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Sri Lanka: Serious Concerns Affecting Sri Lanka’s Judiciary

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In a statement supported by Law and Society Trust, a member of FORUM-ASIA, the Asian Legal Resource Centre details the crisis in Sri Lanka's judicial system.  They call upon the UN Human Rights Council to urge the government of Sri Lanka to take measures to ensure a functioning, accountable judiciary.
In a written statement to the fifth session of the UN Human Rights Council, the Asian Legal Resource Centre, supported by Law and Society Trust, Sri Lanka, detail serious concerns affecting the judiciary in Sri Lanka.  The most pressing concerns include the politicisation of the Office of Chief Justice, the arbitrary conduct of the Chief Justice, ignoring constitutional provisions safeguarding the independence of the judiciary, particularly given its relevance to the peace negotiations. 

Politicisation of the Office of Chief Justice

On September 16, 1999, then-Attorney General Sarath Silva was appointed Chief Justice by President Kumaratunga. There were serious substantive questions with regard to this appointment and two motions alleging misconduct and seeking to remove his name from the roll of Attorneys-at-Law were pending against him at that time. The Supreme Court had, in fact, appointed two inquiry committees to look into the allegations.

Arbitrary Conduct by Chief Justice Sarath Silva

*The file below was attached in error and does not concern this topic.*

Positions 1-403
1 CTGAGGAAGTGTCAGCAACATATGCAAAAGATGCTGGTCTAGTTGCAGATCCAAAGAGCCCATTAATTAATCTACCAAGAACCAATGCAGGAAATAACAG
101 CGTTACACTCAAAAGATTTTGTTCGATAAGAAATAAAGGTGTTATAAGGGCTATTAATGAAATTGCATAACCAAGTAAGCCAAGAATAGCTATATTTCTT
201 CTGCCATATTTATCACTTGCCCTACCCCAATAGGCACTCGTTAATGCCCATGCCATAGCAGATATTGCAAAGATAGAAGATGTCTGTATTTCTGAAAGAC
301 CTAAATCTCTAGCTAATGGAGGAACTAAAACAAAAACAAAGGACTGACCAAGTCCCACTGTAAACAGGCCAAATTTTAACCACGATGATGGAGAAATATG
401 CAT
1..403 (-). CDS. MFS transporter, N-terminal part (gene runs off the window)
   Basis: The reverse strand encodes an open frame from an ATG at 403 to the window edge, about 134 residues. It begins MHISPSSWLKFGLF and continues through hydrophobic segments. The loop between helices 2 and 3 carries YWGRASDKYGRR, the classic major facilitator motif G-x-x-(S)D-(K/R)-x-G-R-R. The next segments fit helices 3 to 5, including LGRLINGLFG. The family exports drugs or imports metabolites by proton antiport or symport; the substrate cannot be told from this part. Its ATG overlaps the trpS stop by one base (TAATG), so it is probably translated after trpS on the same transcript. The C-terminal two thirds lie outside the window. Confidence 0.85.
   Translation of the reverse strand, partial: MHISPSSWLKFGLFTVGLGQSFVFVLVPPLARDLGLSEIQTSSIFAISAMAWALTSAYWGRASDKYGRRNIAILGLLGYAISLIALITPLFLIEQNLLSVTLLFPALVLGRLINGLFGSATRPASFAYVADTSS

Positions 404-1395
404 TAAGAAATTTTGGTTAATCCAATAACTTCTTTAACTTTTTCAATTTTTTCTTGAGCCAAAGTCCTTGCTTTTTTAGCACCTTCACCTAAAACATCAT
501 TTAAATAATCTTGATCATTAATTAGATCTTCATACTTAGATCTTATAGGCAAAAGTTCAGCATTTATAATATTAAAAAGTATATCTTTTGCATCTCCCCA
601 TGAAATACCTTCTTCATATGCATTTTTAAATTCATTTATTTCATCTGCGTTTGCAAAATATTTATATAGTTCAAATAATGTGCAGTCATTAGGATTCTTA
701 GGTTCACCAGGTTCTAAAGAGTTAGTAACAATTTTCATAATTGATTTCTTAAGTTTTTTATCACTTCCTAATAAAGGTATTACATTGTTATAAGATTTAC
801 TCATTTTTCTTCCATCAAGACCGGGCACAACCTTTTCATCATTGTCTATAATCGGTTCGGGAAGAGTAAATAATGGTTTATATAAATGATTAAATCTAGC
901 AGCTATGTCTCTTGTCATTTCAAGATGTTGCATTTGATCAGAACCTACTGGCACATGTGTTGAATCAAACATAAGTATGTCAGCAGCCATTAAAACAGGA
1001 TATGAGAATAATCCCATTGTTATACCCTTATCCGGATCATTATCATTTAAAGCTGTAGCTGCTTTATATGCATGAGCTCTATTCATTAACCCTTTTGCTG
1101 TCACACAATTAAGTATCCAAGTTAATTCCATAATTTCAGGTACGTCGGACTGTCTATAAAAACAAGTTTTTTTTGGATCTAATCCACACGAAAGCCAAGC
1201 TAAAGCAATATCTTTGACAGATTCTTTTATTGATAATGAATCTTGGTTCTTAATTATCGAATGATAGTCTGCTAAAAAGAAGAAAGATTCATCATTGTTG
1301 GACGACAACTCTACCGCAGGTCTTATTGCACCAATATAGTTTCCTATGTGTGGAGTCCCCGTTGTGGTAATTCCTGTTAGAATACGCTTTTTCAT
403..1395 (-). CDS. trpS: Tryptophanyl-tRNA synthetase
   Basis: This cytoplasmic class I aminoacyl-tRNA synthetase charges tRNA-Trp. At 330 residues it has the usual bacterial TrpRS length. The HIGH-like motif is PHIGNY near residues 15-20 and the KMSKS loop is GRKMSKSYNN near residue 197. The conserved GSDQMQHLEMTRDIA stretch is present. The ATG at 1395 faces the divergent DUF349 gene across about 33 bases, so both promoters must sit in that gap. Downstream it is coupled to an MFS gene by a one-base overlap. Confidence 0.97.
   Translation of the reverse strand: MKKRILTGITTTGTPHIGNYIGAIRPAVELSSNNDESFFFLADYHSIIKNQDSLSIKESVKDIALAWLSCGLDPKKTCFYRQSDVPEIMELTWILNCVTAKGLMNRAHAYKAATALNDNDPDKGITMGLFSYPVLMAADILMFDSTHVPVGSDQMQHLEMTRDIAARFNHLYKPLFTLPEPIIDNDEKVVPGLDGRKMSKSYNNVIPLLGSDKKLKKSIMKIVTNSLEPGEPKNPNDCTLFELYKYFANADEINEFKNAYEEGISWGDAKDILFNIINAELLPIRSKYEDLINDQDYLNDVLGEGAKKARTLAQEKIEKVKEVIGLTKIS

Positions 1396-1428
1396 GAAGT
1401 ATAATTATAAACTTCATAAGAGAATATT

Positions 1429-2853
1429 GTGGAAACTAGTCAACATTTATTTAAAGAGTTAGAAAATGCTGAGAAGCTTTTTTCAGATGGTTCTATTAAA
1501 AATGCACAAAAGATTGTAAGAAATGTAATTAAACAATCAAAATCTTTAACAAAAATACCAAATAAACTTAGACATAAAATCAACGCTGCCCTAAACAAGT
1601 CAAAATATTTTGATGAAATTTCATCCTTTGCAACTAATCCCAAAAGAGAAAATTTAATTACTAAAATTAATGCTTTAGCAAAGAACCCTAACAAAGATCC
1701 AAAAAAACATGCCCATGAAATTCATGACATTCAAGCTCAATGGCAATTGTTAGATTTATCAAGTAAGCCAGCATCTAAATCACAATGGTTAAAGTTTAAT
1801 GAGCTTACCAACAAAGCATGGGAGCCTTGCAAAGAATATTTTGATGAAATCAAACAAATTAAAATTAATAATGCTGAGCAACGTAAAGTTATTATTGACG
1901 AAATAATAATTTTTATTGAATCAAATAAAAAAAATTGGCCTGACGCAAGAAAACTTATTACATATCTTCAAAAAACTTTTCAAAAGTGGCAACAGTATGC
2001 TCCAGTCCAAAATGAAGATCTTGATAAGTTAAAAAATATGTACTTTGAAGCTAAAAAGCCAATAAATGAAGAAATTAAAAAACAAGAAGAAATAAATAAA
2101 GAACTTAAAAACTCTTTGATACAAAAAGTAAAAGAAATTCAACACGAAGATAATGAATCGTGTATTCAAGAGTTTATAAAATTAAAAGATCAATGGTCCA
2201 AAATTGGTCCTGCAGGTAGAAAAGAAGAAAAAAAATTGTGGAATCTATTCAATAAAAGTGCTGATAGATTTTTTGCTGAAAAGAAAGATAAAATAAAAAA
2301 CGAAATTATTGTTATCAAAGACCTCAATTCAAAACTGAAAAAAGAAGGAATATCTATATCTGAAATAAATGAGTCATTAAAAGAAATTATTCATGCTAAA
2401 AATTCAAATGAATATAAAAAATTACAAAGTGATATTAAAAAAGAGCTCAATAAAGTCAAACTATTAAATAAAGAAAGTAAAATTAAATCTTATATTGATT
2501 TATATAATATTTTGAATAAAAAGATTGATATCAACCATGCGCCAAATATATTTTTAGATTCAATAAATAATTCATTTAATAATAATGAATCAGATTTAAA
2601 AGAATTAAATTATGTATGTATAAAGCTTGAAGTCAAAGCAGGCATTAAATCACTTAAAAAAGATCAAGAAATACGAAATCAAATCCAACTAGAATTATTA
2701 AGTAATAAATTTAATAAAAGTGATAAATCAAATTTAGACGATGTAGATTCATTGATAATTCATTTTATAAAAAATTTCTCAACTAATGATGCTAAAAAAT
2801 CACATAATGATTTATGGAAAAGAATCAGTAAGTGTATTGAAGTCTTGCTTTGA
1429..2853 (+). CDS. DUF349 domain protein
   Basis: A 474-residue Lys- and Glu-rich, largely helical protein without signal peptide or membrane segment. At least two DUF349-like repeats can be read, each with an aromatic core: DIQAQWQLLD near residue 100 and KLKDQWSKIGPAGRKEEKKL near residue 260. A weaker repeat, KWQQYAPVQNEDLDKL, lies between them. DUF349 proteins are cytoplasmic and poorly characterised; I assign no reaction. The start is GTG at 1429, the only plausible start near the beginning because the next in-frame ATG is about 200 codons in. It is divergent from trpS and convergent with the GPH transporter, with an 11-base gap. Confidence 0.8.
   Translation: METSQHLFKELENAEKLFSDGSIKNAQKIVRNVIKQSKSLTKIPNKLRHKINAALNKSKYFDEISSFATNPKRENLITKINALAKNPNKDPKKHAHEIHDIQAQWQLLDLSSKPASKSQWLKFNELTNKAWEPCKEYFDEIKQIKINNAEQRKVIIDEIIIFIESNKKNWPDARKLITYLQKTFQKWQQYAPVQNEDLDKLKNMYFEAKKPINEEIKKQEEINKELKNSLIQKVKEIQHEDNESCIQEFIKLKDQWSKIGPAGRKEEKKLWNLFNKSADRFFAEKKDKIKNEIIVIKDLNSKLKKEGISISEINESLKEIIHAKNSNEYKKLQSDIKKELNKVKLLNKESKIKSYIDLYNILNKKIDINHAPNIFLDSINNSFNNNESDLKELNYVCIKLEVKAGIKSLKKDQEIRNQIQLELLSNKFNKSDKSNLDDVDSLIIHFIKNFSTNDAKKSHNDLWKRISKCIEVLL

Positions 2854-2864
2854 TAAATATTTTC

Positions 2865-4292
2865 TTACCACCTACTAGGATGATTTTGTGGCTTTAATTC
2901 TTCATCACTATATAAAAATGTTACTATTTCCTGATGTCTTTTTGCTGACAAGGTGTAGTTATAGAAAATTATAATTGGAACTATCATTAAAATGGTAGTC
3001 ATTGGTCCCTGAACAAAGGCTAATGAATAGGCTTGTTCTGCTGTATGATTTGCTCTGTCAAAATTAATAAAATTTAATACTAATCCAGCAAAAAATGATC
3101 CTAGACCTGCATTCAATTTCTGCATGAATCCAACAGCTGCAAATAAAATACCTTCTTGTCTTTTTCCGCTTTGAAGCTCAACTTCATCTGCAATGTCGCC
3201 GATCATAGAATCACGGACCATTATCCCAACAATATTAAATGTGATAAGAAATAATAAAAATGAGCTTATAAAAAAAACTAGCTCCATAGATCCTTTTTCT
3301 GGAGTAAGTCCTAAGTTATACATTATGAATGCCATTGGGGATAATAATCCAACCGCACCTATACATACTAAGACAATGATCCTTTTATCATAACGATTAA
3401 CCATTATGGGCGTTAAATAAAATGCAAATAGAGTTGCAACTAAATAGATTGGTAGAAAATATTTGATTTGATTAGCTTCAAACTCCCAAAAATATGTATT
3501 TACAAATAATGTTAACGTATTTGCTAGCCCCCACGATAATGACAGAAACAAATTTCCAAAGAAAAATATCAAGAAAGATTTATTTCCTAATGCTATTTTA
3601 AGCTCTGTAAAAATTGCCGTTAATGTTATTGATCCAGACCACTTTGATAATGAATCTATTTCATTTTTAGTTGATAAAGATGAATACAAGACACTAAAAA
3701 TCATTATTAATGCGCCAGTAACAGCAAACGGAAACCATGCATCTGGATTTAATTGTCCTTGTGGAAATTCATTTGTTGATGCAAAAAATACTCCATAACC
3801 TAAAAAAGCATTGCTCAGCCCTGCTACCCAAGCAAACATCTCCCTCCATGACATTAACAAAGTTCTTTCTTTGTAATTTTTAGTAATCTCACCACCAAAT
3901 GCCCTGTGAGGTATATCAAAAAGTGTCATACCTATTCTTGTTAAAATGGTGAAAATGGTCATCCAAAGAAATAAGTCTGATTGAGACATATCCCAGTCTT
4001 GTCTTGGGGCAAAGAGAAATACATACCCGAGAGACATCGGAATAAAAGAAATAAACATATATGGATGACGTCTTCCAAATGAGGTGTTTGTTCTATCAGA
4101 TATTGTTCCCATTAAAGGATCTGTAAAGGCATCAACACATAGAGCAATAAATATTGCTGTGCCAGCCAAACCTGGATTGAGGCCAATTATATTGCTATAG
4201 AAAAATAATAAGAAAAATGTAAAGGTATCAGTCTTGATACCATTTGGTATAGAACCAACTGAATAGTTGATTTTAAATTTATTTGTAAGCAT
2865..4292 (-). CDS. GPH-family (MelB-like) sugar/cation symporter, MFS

Chief Justice Sarath Silva has been accused of a variety of misconduct, including authoritarian powers in listing of cases and determination of benches, arbitrary control of the judicial service commission, undermining the fundamental rights jurisdiction of the Supreme Court, arbitrary use of contempt powers and the refusal of Sri Lanka’s Supreme Court to adhere to international treaty obligations.

Ignoring Constitutional Provisions Safeguarding the Independence of the Judiciary
The 17th Amendment to the Constitution that was enacted in 2001, decreed that the President’s nominees to the Court of Appeal and Supreme Court need to be ratified by the Constitutional Council (CC). Since March 2005, the CC has been defunct due to President Mahinda Rajapakse’s refusal to fill the vacancies in the CC.

The Relevance of the Independence of the Judiciary and the Constitutional Process to Peace Negotiations

The constitutionality of any political proposals concerning the ongoing conflict between the GOSL and the Liberation Tigers of Tamil Eelam (LTTE) has ultimately to be taken before the Supreme Court. In the context of the current undermining of the independence of the Court, the ultimate fate of these proposals remain in the pale of political decision making and not in the sphere of objective judicial scrutiny.

The writers call on the HRC to urge the government of Sri Lanka to issue standing invitations to all Special Procedures, launch an inquiry into questions of abuse of power by the Chief Justice, ensure fair control of the lower judiciary and take domestic measures to ensure the views of the UN Human Rights Committee. 

Read full text of Statement (in .pdf).